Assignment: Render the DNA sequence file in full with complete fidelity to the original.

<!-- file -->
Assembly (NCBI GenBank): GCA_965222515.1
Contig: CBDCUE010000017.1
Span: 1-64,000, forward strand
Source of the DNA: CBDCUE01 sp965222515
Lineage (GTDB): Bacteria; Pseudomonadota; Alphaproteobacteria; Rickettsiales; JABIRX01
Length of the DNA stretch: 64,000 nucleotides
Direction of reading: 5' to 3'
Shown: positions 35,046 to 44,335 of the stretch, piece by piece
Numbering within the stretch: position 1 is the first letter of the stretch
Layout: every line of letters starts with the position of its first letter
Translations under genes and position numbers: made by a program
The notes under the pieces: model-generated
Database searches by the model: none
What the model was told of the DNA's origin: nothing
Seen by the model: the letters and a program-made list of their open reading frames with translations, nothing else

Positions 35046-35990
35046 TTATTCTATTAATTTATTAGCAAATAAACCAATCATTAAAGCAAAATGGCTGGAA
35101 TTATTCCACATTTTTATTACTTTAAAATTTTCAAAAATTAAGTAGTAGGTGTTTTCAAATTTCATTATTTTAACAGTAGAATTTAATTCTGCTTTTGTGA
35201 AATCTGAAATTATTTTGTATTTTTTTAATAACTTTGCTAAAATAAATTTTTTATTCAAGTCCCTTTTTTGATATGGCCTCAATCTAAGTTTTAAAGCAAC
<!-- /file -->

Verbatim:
Assembly (NCBI GenBank): GCA_965222515.1
Contig: CBDCUE010000017.1
Span: 1-64,000, forward strand
Source of the DNA: CBDCUE01 sp965222515
Lineage (GTDB): Bacteria; Pseudomonadota; Alphaproteobacteria; Rickettsiales; JABIRX01
Length of the DNA stretch: 64,000 nucleotides
Direction of reading: 5' to 3'
Shown: positions 35,046 to 44,335 of the stretch, piece by piece
Numbering within the stretch: position 1 is the first letter of the stretch
Layout: every line of letters starts with the position of its first letter
Translations under genes and position numbers: made by a program
The notes under the pieces: model-generated
Database searches by the model: none
What the model was told of the DNA's origin: nothing
Seen by the model: the letters and a program-made list of their open reading frames with translations, nothing else

Positions 35046-35990
35046 TTATTCTATTAATTTATTAGCAAATAAACCAATCATTAAAGCAAAATGGCTGGAA
35101 TTATTCCACATTTTTATTACTTTAAAATTTTCAAAAATTAAGTAGTAGGTGTTTTCAAATTTCATTATTTTAACAGTAGAATTTAATTCTGCTTTTGTGA
35201 AATCTGAAATTATTTTGTATTTTTTTAATAACTTTGCTAAAATAAATTTTTTATTCAAGTCCCTTTTTTGATATGGCCTCAATCTAAGTTTTAAAGCAAC